@Spiral: “They should certainly invite USA to participate on equal level with Pakistan”
Why invite a country halfway across the world on equal level with a neighbour? Especially such a crass and uncouth country which makes nothing but trouble wherever it goes.
In total agreemnt, the US has uneqivovically earned the right to be completely ostracized and excluded from any and all peace deals, international accords treaties etc. Along with their perfidious allies/vassals, their signature or bond is as valuable and useful as their toilet paper currency.
USA is still a player in this field, although badly wounded. If it rejects invitation it forfeits all rights to say anything in Afg. future development, loses legitimacy , credibility and opens itself to a criminal court etc etc.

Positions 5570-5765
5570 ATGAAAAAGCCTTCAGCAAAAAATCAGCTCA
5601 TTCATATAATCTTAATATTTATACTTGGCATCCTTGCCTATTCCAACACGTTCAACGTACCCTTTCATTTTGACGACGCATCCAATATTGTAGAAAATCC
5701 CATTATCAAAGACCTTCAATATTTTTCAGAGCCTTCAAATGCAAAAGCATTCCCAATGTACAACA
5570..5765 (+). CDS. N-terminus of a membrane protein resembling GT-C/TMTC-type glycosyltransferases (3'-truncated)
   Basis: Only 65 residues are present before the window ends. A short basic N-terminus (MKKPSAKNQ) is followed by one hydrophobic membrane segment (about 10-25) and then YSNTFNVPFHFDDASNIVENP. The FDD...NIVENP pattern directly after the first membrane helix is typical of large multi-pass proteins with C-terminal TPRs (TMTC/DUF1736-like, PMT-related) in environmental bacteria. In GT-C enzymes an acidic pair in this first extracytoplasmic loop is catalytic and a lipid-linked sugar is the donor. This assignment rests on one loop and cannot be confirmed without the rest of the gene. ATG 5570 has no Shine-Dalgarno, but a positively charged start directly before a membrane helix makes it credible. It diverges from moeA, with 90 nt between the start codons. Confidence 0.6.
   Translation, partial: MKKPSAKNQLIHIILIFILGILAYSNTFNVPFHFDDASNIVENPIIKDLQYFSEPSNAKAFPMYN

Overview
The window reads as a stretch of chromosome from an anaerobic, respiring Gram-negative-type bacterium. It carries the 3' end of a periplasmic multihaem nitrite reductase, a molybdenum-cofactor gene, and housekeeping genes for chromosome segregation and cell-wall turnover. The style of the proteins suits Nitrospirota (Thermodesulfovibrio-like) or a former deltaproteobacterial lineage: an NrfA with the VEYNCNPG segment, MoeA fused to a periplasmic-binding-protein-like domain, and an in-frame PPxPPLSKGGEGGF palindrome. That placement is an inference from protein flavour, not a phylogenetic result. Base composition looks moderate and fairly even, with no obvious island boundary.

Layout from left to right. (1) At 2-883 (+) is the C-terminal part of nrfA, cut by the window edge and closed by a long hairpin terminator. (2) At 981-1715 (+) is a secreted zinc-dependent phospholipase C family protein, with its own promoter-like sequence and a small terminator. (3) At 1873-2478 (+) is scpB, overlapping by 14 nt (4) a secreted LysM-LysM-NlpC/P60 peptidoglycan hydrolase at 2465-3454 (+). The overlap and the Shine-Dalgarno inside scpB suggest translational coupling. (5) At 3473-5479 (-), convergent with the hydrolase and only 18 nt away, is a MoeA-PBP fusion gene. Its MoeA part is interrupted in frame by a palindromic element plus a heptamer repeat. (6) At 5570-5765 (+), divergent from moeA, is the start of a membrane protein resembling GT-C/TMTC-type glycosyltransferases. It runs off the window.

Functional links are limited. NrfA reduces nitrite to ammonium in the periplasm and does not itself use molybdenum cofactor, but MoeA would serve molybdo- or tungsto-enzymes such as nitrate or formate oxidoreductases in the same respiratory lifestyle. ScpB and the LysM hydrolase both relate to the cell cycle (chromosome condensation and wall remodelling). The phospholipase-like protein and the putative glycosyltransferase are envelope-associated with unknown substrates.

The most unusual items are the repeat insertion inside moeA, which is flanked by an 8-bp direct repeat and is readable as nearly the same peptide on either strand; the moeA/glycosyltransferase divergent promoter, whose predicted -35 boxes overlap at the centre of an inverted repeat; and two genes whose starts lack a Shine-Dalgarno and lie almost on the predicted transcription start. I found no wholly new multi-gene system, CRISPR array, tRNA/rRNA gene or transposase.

By accepting it, a certainly more complex case, its negotiating position is rather weak and will have to abide by rules it does not like , or reject them, and sign, or refuse to sign, agreements it does not like. A very unpleasant situation.
severely limited as it is in a minority. a certainlyBy inviting USA on equ
Banking Cartel West .. too big to fail failed…
Bankrupting countless pension funds, to war without end, causing medical tyranny & transnational corporations shall not return from the East…
“Let the dead bury the dead,” a Biblical truth…
3 years, 10 years, the time line for the REAL “evildoers” is very sad to consider in our heart of hearts…
This too shall pass> hearts & minds must practice FAITH> DIVINE has the best plan!